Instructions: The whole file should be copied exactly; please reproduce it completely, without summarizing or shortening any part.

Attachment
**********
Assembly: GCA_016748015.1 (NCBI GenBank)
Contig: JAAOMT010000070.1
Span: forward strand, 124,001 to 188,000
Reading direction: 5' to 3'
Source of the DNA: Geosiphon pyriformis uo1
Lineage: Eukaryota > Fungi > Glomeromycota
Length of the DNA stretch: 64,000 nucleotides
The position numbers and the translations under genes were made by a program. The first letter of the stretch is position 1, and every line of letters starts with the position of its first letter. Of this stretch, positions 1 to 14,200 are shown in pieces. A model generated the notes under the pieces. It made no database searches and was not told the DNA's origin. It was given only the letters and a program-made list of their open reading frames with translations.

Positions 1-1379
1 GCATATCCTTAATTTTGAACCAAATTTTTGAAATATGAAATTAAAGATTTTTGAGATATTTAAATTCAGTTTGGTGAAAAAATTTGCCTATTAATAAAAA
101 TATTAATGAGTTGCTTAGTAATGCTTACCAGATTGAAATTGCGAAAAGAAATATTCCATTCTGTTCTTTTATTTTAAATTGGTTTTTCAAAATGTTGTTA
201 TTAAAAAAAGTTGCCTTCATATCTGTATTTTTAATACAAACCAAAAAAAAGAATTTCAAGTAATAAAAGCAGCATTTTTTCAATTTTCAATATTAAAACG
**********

Assembly: GCA_016748015.1 (NCBI GenBank)
Contig: JAAOMT010000070.1
Span: forward strand, 124,001 to 188,000
Reading direction: 5' to 3'
Source of the DNA: Geosiphon pyriformis uo1
Lineage: Eukaryota > Fungi > Glomeromycota
Length of the DNA stretch: 64,000 nucleotides
The position numbers and the translations under genes were made by a program. The first letter of the stretch is position 1, and every line of letters starts with the position of its first letter. Of this stretch, positions 1 to 14,200 are shown in pieces. A model generated the notes under the pieces. It made no database searches and was not told the DNA's origin. It was given only the letters and a program-made list of their open reading frames with translations.

Positions 1-1379
1 GCATATCCTTAATTTTGAACCAAATTTTTGAAATATGAAATTAAAGATTTTTGAGATATTTAAATTCAGTTTGGTGAAAAAATTTGCCTATTAATAAAAA
101 TATTAATGAGTTGCTTAGTAATGCTTACCAGATTGAAATTGCGAAAAGAAATATTCCATTCTGTTCTTTTATTTTAAATTGGTTTTTCAAAATGTTGTTA
201 TTAAAAAAAGTTGCCTTCATATCTGTATTTTTAATACAAACCAAAAAAAAGAATTTCAAGTAATAAAAGCAGCATTTTTTCAATTTTCAATATTAAAACG